In the back of our cultural memory, it’s the home of alien encounters, government secrets, Dust Bowl refugees and the Bunion Derbies of 1928 and 1929. Dubbed the “Mother Road” by John Steinbeck, Route 66 was founded on November 11, 1926, and was once a bustling, thriving piece of Americana. In its heyday, it was one of the most popular highways in the state of Arizona, carrying over a million cars a year. Now, however, it’s riddled with ghost towns, leaning water towers and struggling curio shops dedicated to the memory of a lost time.
Last year, when ultrarunning maverick Marshall Ulrich and his wife, Heather, walked the route to raise funds for Alzheimer’s, they were moved beyond expectation. “This would be absolutely ideal for an ultramarathon,” said Heather. “It was unbelievable. It’s the longest section left of the route in the US.” They got to know the shop owners fighting for revival and the native tribes who’ve more often than not gotten the short end of the stick. “I believe it’s not just a coincidence,” added Marshall. “Some divine power pushes you in a direction.” So, on November 11, they will launch a new 140-mile ultra to pay homage this diverse heritage with hopes of revitalization.
“It’s one of the safest road runs that you can imagine,” Marshall says. “We’re gonna have four highway signs with flashing message boards.” If you can manage a 2.3-mile an hour pace, you can finish. Starting at 5,500 feet, November temps will be ideal in the mid-70s. It’s also perfect for many ultrarunners, as it’s the off-season for many races. There will also be a lot of things to do for the crew and the runners both before and after the event—the Grand Canyon, Colorado River and the party oasis that is Topock66. “We want it to be a blast for everyone,” says Marshall.
From start to finish, there will be people involved who were or are still a part of the old route. At 95, Angel Delgidillo will start the race in front of his curio shop that still houses his old barber chairs. His barber shop was one of the original spots on the route, and Delgidillo was an original member of the committee that got Route 66 its historic certification. In Oatman, April Etue, the owner of Fast Fanny’s, will man the checkpoint and aid station starting at 4 a.m. Her mother-in-law, Jackie Rowland Murray, owned the shop for 33 years and was instrumental in helping recommission route 66 in Arizona.
The Route 66 UltraRun will begin in Seligman, Arizona, and finish at Topock66, an oasis bar situated above the Colorado River. Along the way, runners will pass the Historic Route 66 Museum, the Hackberry General Store and the gigantic, green tiki head known as Giganticus Headicus. Into the Black Mountains and up Sitgreaves Pass, they’ll head toward Oatman on one of the most unique stretches of the old highway in the country. Then, they’ll drop 4,000 feet to the Colorado River and the finish.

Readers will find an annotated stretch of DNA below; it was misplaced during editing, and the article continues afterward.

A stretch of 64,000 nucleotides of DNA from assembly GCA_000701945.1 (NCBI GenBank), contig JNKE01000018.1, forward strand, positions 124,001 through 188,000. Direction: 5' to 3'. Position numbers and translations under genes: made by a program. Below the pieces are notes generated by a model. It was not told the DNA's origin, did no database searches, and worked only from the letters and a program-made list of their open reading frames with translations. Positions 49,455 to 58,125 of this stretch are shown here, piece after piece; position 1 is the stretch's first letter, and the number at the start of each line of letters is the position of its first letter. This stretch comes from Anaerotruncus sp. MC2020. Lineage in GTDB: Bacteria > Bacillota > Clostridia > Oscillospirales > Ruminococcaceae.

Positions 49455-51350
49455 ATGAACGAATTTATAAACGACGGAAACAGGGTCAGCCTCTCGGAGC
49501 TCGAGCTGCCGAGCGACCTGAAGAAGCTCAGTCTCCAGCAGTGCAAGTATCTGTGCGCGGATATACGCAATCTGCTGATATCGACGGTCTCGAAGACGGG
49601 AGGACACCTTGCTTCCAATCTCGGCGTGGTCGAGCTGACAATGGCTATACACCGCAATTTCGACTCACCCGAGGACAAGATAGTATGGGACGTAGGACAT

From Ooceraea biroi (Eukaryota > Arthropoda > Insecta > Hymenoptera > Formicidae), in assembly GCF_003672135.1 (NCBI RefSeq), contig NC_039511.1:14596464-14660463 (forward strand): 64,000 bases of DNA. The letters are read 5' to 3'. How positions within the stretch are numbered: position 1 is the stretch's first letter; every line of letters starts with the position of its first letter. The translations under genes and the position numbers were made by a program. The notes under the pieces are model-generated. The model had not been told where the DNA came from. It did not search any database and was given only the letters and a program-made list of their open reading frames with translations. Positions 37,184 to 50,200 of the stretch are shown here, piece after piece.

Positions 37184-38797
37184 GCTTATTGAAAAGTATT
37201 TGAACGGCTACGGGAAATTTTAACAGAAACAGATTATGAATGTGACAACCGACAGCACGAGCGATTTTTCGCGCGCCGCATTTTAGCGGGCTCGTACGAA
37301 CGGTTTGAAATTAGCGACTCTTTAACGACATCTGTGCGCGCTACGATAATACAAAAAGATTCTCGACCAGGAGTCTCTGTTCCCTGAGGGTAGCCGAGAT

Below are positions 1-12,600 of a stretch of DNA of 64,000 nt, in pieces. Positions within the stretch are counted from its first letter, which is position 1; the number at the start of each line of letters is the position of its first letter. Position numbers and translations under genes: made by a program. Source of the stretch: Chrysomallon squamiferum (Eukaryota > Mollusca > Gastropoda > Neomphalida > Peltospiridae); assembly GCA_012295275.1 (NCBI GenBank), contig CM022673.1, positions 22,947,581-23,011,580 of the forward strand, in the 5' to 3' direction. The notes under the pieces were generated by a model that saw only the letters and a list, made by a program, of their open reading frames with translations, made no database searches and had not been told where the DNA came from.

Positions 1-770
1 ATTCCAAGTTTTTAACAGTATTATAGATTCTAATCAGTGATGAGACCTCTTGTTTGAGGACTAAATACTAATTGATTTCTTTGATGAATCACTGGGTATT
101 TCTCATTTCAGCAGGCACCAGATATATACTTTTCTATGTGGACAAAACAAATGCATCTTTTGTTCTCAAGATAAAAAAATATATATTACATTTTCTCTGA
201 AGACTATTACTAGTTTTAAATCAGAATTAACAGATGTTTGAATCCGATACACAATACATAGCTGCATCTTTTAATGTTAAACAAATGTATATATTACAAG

Some of the many apparitions along the ghost highway will include: the largest dry caverns in the United States, the Hualapai Reservation, Cool Springs and Ed’s Camp—a place that was once so booming, Ed never had time to build a proper site. There’s also the delicate Monkey Paw Orchid that seemingly grows out of solid rock, hints of old wagon roads, former gold mines and movie locations from films like The Universal Soldier.
The race start also coincides with Mark “Mace” Macy’s birthday. He and Marshall, along with Doctor Bob Haugh, were part of the prolific adventure racing team “Stray Dogs.” They competed in the original Eco Challenge series from Utah to New Zealand to Borneo.
But one day in 2018, Mace faced down a new challenge: Alzheimer’s. The news was dire. “The doctor said it was very rapid moving,” according to Marshall. “He needed to get his affairs in order.” Marshall believed in a better outcome. He still does. And he made sure Mace knew he wasn’t going to face it alone.
“He goes out on the trail with me,” says Marshall. “He remembers the old stuff like yesterday. But can’t remember his grandkids’ names.” Mace is still Mace, he says, and the two have a blast. Their usual hike is a five-mile trip up Evergreen Mountain. There, they can look out on the Continental Divide. The five-mile round trip used to take an hour and a half. Now, it takes two and a half hours. “Mark is just slower. Doesn’t have the focus,” says Marshall. “But he always asks people how they are doing.”
Alzheimer’s steals the identity of individuals. It takes away their memories. Thus, the fight for Mace and many like him is not dissimilar to the plight of Route 66. For decades, committees have fought to save the old road and bring business back to those whose livelihoods depend on the route. What’s left on the route remains as a tribute to the memory of what it once was.
A portion of the entrance fees will go towards Alzheimer’s research and Route 66 restoration. When runners register on RunSignup, they can choose, but the field will be limited to 100 runners, supported by a crew of 3–4 people with a cutoff of 60 hours.
There will be an Andy Payne award in memory of the Cherokee runner who won the original Bunion Derby and a Macy spirit award in honor of Mace. The most unique award will be the Doctor Bob suffering award given to the runner who has left everything out on the road. Bob Haugh, a dogged figure, once crewed Mace and Marshall even though his back was broken in five places. “I’ll be going up and down the route,” Marshall says about the highly subjective award. “I’ll be able to tell.”
Running saved Leadville and brought new fire to Chamonix. A big ultra could make a big difference here, too—in the restoration of one of the nation’s most historic routes, and in seeing that it has a future as well as a past. “We have to look back,” says Marshall with a well-earned stoicism. “We have to see where we came from so we can move forward.”